MOT Mishaps: The MOT Mistake Which Could Land You A Huge Fine Even If Your MOT Is In Date

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Did you know that this month marks a landmark change in the way MOTs work?

From May 20th, 2018, new rules mean that even if the current MOT on your van is still in date, you could still be fined as much as £2,500 for driving it.

As a tradesman, it goes without saying that the vehicle you drive is every bit as vital to your success as the tools you use on site, so it pays to know just what’s going on with the MOT rule changes.

Here, we look at what’s changed, why it’s changed, and what it means for you.

MOT fine changes

No more driving your van if it fails its MOT

Under the previous rules, if your van failed its MOT test, you were still technically allowed to drive it until the date that the previous MOT expired, providing, of course, that it was road worthy. This allowed you to keep driving your van whilst also getting the repairs necessary to pass the MOT.

Since May 20th, things are different. Under the new rules, defects to your van are grouped into three categories:

  • Dangerous
  • Major
  • Minor

If your van is categorised as dangerous, that’s some seriously bad news. It basically means you’ll have to leave it where it is and you’re not allowed to drive it again until its repaired. And if you do drive it, you’ll get three points on your license and a stinging £2,500 fine.

As if that wasn’t enough, if you’re caught driving a dangerous vehicle twice within three years, you’ll face a minimum six-month ban.

MOT fine changes

What do the new MOT categories mean?

The Driver and Vehicle Standards Agency (DVSA) says that the Dangerous category is for those vehicles which are “a direct and immediate risk to road safety or has a serious impact on the environment.” Naturally, having your van categorised as dangerous is an immediate fail and you’re unable to drive it until it’s fixed.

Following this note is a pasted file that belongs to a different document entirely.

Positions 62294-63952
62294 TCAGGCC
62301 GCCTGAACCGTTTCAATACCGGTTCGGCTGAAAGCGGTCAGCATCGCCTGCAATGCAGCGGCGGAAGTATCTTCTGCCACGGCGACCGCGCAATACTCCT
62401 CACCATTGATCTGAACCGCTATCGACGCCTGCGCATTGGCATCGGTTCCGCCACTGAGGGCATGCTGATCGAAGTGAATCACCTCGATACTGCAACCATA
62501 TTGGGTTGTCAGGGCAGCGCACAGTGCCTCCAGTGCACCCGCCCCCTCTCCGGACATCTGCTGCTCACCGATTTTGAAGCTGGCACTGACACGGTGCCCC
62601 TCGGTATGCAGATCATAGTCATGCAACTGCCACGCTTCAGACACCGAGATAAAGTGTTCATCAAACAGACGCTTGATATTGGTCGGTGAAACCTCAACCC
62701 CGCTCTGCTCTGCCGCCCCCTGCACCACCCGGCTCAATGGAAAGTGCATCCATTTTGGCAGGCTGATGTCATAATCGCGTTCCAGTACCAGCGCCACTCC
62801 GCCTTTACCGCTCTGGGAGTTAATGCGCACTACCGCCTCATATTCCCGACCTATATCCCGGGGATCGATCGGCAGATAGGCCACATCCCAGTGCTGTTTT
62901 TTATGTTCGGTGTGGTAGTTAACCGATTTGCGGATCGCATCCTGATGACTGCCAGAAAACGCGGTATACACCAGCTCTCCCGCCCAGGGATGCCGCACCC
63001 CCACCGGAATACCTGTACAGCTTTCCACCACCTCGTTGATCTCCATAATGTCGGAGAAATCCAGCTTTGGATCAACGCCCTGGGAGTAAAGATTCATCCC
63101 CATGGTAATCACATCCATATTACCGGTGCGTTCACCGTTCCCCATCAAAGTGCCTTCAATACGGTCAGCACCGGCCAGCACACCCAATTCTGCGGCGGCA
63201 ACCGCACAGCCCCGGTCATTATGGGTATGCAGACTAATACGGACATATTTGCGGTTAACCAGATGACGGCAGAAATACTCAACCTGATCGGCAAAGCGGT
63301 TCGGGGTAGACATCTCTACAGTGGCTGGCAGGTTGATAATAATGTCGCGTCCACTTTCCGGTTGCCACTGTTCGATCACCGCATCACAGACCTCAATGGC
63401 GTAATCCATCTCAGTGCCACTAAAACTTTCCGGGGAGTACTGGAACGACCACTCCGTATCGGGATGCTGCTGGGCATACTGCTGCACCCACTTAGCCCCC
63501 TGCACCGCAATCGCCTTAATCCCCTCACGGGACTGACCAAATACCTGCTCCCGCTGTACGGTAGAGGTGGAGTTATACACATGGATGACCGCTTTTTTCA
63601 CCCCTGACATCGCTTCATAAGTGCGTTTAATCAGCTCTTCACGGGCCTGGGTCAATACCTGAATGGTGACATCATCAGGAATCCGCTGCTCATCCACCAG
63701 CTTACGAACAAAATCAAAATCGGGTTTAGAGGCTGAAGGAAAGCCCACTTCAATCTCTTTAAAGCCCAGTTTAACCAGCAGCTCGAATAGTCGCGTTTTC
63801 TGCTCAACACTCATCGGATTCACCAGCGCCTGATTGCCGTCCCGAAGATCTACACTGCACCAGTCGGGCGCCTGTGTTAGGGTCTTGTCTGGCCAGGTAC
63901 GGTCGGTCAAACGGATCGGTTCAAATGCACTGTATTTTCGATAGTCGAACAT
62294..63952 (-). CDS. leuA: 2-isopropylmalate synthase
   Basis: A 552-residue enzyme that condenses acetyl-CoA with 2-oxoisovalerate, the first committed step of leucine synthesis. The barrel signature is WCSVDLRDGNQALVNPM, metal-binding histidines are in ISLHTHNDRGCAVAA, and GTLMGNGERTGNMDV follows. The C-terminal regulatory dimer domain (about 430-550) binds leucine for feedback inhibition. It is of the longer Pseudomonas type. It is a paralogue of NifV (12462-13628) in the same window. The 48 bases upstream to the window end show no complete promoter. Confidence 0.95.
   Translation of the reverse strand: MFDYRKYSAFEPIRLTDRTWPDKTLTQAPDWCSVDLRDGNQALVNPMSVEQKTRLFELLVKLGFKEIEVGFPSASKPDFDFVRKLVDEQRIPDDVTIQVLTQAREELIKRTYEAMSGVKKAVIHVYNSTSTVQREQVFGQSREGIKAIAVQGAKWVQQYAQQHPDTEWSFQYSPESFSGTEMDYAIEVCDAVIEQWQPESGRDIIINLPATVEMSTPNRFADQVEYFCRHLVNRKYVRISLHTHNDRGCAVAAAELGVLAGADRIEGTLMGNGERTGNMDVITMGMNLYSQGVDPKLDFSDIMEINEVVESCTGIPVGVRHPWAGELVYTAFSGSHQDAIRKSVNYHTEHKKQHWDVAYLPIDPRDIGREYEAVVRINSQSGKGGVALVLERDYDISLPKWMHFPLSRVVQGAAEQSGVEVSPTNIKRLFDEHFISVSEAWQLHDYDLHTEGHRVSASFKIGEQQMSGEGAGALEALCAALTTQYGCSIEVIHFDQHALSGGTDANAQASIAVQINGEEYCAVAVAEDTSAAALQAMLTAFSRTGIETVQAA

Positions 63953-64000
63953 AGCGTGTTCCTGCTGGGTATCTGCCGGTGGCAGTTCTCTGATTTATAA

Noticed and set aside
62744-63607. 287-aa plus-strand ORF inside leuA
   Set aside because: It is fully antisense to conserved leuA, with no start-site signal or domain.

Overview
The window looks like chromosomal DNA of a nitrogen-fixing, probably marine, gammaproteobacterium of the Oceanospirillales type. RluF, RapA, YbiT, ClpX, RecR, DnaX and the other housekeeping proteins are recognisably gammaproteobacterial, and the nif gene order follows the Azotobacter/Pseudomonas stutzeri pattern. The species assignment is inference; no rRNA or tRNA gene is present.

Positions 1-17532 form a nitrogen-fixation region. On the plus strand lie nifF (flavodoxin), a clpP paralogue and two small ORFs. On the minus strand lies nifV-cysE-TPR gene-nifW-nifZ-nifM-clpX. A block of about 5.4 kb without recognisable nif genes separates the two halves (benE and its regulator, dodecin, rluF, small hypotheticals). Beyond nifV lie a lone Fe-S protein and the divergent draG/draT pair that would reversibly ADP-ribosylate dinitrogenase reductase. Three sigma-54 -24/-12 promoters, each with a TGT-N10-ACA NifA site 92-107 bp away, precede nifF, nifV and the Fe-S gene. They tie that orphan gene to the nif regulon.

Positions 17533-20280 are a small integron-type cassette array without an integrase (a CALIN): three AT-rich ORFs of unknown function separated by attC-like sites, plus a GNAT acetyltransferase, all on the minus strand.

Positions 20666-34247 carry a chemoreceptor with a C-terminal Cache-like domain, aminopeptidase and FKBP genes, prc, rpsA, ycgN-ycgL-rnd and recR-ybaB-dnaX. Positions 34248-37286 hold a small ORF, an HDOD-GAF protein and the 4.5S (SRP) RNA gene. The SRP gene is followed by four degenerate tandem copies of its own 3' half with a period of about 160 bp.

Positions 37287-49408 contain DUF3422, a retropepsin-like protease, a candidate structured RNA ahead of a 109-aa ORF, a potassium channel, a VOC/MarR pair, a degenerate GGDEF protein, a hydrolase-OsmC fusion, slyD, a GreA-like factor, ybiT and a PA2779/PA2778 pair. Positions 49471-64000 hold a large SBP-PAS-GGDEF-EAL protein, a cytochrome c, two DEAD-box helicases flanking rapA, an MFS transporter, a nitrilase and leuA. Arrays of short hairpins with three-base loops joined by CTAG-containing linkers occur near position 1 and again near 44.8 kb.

The “Major” category is also a fail, and applies to your vehicle if “it may affect the vehicle’s safety, put other road users at risk or have an impact on the environment.” The DVSA guidelines insist that if your van is in this category, you should repair it immediately.

There are also three pass categories:

  • The first is minor, which means that any defects have “no significant effect on the safety of the vehicle or impact on the environment. If you pass your MOT under this category, you should fix your van as soon as possible
  • The second pass category is “Advisory,” which means that potential defects could get worse in future. If you pass under this category, DVSA recommends keeping an eye on the situation and repairing if necessary
  • Last, but not least, there’s also the “Pass” category, which means your vehicle meets the minimum legal standard and therefore there’s nothing to worry about

MOT fine changes

What this means for you

As one of your most invaluable assets, keeping up with regular maintenance of your van – or any other vehicles you use for your business – should always be one of your top priorities. However, with the new rules now in play, it’s never been more important make sure that vehicle is in good, working condition.

Apart from the two-and-a-half grand fine and the three points on your license, failing the MOT also means that details of your van will be uploaded to a central database which can be accessed by the police if they suspect your van shouldn’t be on the road.

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MOT fine changes

What other MOT rule changes are there?

Though the new categories are the changes that most people are talking about, they aren’t the only thing that’s different in how MOTs now work. Tougher rules on diesel emissions have also been enforced for vehicles with a diesel particulate filter (DPF).

Now, if your MOT tester can see smoke of any colour coming from the exhaust, or if they find evidence that your DPF has been tampered with, that’s an automatic major fault.

The other big one is that new items are being tested as part of the MOT test, including whether brake fluid has been contaminated, whether there are fluid leaks causing an environmental risk, and if tyres are obviously underinflated, among other things.

Finally, on a minor note, your actual MOT certificate will change too, with a new redesign that makes it easier to list and categorise the new types of defects.

What do the MOT rule changes mean for you as a tradesman? Are the new categories a good idea? Share your thoughts with us in the comments below, or join in the discussion on Facebook and Twitter.

Tradesman Saver also provides insurance for tradesmen covering a wide variety of professions. For further information, please see our Tradesman Insurance or Who We Cover pages.

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